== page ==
Selling Romelu Lukaku is a good deal for both the player and Manchester United and it needs to happen sooner rather than later.
Serie A looks to be the likely destination for the Belgian and it is probably what he needs after eight years in England.
Inter Milan, managed by Antonio Conte, lead the race for his signature. They are odds-on with Sky Bet while Juventus are also in the hunt at 4/1.
With United and Lukaku in Australia for pre-season, an imminent move looks unlikely but San Siro chiefs have reportedly travelled to meet Red Devils executives in an attempt to thrash out a deal, with the Italians said to prefer a loan with the obligation to buy.
Lukaku's summer transfer odds (via Sky Bet)
- Inter - 2/7
- Juventus - 4/1
- AC Milan - 20/1
- PSG - 20/1
Italian outlet Calcio Mercato says that Inter's hardball during negotiations with United to sell Ivan Perisic two years ago could be fresh in Ed Woodward's mind when he meets officials.
But there should be no reason for him refusing to budge. Rather, United should be happy to do a deal and here is why...
Style of play
Ole Gunnar Solskjaer has a clear style of play in mind for his team and, let's face it, Lukaku does not play the United way.
He showed in his Everton days how he can run in behind the defence with an impressive turn of pace for his 6 ft 2 inch frame. But at United his game has evolved - and not necessarily for the best.
He has bulked up in the last 18 months and seems to be more intent on holding up play with runners off him, and that is not part of his star qualities which earned him the reputation of a top Premier League striker.
He scored 15 and assisted four for his club in 2018/19, his lowest tally in seven seasons. He is regressing, not progressing as hoped at United.
His team-mates and a season of uncertainty has not helped, but Lukaku needs the shackles off and a new environment to return to his best and at the minute Old Trafford seems to be draining him of that.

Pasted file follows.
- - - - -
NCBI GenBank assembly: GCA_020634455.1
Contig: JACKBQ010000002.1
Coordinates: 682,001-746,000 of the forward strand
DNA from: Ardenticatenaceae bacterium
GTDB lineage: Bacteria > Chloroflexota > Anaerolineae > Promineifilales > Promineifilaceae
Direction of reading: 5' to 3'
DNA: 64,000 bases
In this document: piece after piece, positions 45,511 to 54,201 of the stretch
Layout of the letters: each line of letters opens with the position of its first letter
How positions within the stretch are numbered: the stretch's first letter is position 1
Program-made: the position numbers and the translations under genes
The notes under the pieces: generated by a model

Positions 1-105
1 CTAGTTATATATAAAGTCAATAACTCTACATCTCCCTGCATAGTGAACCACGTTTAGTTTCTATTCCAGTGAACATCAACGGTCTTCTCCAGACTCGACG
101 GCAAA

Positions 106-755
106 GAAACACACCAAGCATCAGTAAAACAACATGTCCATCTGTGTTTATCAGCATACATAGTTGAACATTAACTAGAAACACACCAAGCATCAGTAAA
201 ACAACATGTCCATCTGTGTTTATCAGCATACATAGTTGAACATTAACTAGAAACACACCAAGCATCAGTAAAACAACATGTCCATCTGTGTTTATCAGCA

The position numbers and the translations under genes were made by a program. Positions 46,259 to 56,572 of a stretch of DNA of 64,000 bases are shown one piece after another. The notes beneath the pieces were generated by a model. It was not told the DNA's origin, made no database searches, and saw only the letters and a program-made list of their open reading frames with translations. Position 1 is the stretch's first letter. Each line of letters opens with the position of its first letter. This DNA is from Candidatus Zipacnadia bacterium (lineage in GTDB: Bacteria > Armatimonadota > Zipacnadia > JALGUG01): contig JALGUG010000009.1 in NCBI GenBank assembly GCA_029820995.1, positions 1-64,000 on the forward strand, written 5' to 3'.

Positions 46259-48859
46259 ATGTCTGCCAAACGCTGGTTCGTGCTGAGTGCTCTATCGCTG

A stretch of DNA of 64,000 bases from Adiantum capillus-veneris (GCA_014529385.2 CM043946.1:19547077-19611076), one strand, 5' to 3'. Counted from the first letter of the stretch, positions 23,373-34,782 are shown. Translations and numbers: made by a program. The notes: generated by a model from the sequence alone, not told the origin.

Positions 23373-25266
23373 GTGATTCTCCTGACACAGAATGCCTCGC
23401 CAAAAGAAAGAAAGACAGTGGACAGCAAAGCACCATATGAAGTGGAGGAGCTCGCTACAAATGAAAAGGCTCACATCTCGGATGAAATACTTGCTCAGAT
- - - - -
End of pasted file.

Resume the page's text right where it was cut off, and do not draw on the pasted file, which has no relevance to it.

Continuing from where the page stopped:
Rashford and Martial
The £75m price United paid for Lukaku in 2017 made him automatically their first choice striker and you could see how their play was dictated by the Belgian's presence.
With Lukaku the main man in the middle, Marcus Rashford and Anthony Martial paid the price and were often pushed onto the wings as they looked to shoehorn their star men into the XI.
Rashford's development was arguably hindered by Jose Mourinho's preference to have him on the wing, or on the bench.
Rashford's games per goal career ratio in a central role is 2.81, whereas on the left wing it is 4.73, which shows how much more effective he is in his preferred area of the pitch.
It is no coincidence that Solskjaer's 15-match unbeaten domestic run as Manchester United manager came mostly with Rashford down the middle and without Lukaku.
With the England forward's direct and fearless approach, the Red Devils are quicker and more dangerous in attacks as they run at opposition defences.
Another key option in that style is Martial, who showed so much promise after arriving from Monaco in 2015.
He was another player whose progress and game time stuttered under Mourinho, albeit with some injuries too. He is still only 23 and the Frenchman can also use Lukaku's departure to flourish in a more central role, one where he impressed most for Monaco.
Martial's turn of pace should cause any Premier League defences issues on his day and his role with Rashford could become more significant without the emphasis of playing to suit Lukaku.